Interventions for valvular disease and heart failure

Transcatheter versus surgical aortic valve replacement in patients with morbid obesity: a multicentre propensity score-matched analysis

EuroIntervention 2022;18:e417-e427. DOI: 10.4244/EIJ-D-21-00891

Angela McInerney
Angela McInerney1, MD; Josep Rodés-Cabau2, MD, PhD; Gabriela Veiga3, MD; Diego López-Otero4, MD; Erika Muñoz-García5, MD; Francisco Campelo-Parada6, MD; Juan F. Oteo7, MD; Manuel Carnero1, MD, PhD; José D. Tafur Soto8, MD; Ignacio J. Amat-Santos9, MD, PhD; Alejandro Travieso1, MD; Siamak Mohammadi2, MD; Marco Barbanti, MD; Asim N. Cheema10, MD; Stefan Toggweiler11, MD; Francesco Saia12, MD; Maciej Dabrowski13, MD, PhD; Vicenç Serra14, MD; Fernando Alfonso15, MD, PhD; Henrique B. Ribeiro16, MD; Ander Regueiro17, MD; Alberto Alperi2, MD; Aritz Gil Ongay3, MD; Jose M. Martinez-Cereijo4, MD; Antonio Muñoz-García5, MD; Anthony Matta6, MD; Carlos Arellano Serrano7, MD; Alejandro Barrero9, MD; Gabriela Tirado-Conte1, MD; Nieves Gonzalo1, MD, PhD; Xoan C. Sanmartin4, MD; Jose M. de la Torre Hernandez3, MD, PhD; Dimitri Kalavrouziotis2, MD; Luis Maroto1, MD; Alberto Forteza-Gil7, MD; Javier Cobiella1, MD, PhD; Javier Escaned1, MD, PhD; Luis Nombela-Franco1, MD, PhD
1. Cardiovascular Institute, Hospital Clinico San Carlos, IdISSC, Madrid, Spain; 2. Quebec Heart and Lung Institute, Laval University, Quebec City, Quebec, Canada; 3. Hospital Universitario Marques de Valdecilla, IDIVAL, Santander, Spain; 4. Hospital Clínico Universitario de Santiago, CIBERCV, Santiago, Spain; 5. CIBERCV Cardiology Department, Hospital Universitario Virgen de la Victoria, Málaga, Spain; 6. Cardiology Department, Rangueil University Hospital, Toulouse, France; 7. Department of Cardiology and Cardiac Surgery, Hospital Universitario Puerta de Hierro, Majadahonda, Spain; 8. The Ochsner Clinical School, Ochsner Medical Center, New Orleans, LA, USA; 9. CIBERCV, Instituto de Ciencias del Corazón (ICICOR), Hospital Clínico Universitario de Valladolid, Valladolid, Spain; 10. Division of Cardiology, St. Michael’s Hospital, Toronto University, Toronto, Ontario, Canada; 11. Heart Center Lucerne, Luzerner Kantonsspital, Lucerne, Switzerland; 12. Cardiology Unit, Cardio-Thoracic-Vascular Department, University Hospital of Bologna, Bologna, Italy; 13. Department of Interventional Cardiology and Angiology, National Institute of Cardiology, Warsaw, Poland; 14. Hospital General Universitari Vall d’Hebrón, Barcelona, Spain; 15. Department of Cardiology, Hospital Universitario La Princesa, IIS-IP, CIBER-CV, Madrid, Spain; 16. Heart Institute (InCor), Sao Paulo, Brazil; 17. Cardiology Department, Cardiovascular Institute, Hospital Clínic, Universidad de Barcelona, Institut d'Investigacions Biomèdiques August Pi i Sunyer, Barcelona, Spain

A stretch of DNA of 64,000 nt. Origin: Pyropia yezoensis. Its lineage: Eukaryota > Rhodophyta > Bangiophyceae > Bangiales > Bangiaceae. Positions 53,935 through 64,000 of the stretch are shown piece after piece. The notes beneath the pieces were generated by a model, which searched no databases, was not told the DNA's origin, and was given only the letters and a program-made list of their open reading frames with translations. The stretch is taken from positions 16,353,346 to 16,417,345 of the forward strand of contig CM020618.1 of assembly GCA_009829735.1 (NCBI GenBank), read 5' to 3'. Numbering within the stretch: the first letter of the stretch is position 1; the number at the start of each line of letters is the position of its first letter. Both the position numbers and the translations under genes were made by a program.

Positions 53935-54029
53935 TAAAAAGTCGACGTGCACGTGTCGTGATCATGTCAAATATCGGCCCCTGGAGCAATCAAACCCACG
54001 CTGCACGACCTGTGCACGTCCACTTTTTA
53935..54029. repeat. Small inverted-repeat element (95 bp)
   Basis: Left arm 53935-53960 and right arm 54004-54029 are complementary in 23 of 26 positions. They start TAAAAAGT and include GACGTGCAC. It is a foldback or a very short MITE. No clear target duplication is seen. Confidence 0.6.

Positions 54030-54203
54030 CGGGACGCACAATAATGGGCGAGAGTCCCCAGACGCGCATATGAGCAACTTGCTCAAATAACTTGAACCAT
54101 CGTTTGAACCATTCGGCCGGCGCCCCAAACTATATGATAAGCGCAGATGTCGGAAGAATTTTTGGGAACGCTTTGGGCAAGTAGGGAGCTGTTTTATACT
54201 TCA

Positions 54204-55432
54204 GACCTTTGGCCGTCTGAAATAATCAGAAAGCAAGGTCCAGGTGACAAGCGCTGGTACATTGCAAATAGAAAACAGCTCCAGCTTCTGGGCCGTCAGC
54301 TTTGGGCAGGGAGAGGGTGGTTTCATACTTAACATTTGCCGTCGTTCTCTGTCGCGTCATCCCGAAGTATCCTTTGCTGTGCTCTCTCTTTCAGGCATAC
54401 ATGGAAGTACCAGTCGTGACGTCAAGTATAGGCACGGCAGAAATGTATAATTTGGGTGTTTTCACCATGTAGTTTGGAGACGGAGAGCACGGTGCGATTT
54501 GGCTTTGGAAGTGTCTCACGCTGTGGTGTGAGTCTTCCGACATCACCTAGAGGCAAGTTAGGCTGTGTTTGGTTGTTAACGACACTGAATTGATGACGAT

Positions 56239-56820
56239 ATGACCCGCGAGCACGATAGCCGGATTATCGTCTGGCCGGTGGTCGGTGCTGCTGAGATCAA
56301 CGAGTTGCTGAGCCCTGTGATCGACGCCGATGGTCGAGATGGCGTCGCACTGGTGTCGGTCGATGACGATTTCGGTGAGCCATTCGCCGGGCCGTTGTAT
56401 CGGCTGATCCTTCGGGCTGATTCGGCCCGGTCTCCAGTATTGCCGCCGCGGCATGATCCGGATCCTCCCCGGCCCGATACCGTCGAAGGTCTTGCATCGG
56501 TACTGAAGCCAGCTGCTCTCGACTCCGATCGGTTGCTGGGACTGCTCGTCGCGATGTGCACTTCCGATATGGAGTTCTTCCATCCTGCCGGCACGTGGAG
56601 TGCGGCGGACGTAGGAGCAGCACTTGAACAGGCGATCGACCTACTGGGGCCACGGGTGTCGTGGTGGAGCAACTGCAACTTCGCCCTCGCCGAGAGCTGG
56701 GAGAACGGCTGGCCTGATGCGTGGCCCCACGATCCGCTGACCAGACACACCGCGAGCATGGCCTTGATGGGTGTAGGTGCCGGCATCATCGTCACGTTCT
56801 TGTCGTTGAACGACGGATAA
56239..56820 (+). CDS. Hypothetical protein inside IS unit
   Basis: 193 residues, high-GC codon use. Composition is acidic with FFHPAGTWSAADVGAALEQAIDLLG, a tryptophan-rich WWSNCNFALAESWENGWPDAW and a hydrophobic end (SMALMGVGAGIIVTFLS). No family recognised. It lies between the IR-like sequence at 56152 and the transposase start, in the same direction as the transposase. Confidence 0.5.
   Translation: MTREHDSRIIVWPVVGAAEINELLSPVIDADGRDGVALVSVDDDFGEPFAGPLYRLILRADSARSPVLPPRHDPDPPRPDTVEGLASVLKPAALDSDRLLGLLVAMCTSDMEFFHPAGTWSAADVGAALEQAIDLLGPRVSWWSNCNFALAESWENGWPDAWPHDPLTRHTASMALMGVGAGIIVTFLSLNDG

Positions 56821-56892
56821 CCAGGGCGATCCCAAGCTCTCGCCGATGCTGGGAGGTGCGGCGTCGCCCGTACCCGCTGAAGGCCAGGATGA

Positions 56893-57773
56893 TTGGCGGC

Background: Morbidly obese (MO) patients are increasingly undergoing transcatheter aortic valve replacement (TAVR) and surgical aortic valve replacement (SAVR) for severe aortic stenosis (AS). However, the best therapeutic strategy for these patients remains a matter for debate.

Aims: Our aim was to compare the periprocedural and mid-term outcomes in MO patients undergoing TAVR versus SAVR.

Methods: A multicentre retrospective study including consecutive MO patients (body mass index ≥40 kg/m2, or ≥35 kg/m2 with obesity-related comorbidities) from 18 centres undergoing either TAVR (n=860) or biological SAVR (n=696) for severe AS was performed. Propensity score matching resulted in 362 pairs.

Results: After matching, periprocedural complications, including blood transfusion (14.1% versus 48.1%; p<0.001), stage 2-3 acute kidney injury (3.99% versus 10.1%; p=0.002), hospital-acquired pneumonia (1.7% versus 5.8%; p=0.005) and access site infection (1.5% versus 5.5%; p=0.013), were more common in the SAVR group, as was moderate to severe patient-prosthesis mismatch (PPM; 9.9% versus 39.4%; p<0.001). TAVR patients more frequently required permanent pacemaker implantation (14.4% versus 5.6%; p<0.001) and had higher rates of ≥moderate residual aortic regurgitation (3.3% versus 0%; p=0.001). SAVR was an independent predictor of moderate to severe PPM (hazard ratio [HR] 1.80, 95% confidence interval [CI]: 1.25-2.59; p=0.002), while TAVR was not. In-hospital mortality was not different between groups (3.9% for TAVR versus 6.1% for SAVR; p=0.171). Two-year outcomes (including all-cause and cardiovascular mortality, and readmissions) were similar in both groups (log-rank p>0.05 for all comparisons). Predictors of all-cause 2-year mortality differed between the groups; moderate to severe PPM was a predictor following SAVR (HR 1.78, 95% CI: 1.10-2.88; p=0.018) but not following TAVR (p=0.737).

Conclusions: SAVR and TAVR offer similar mid-term outcomes in MO patients with severe AS, however, TAVR offers some advantages in terms of periprocedural morbidity.

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aortic stenosismorbid obesitySAVRtavr
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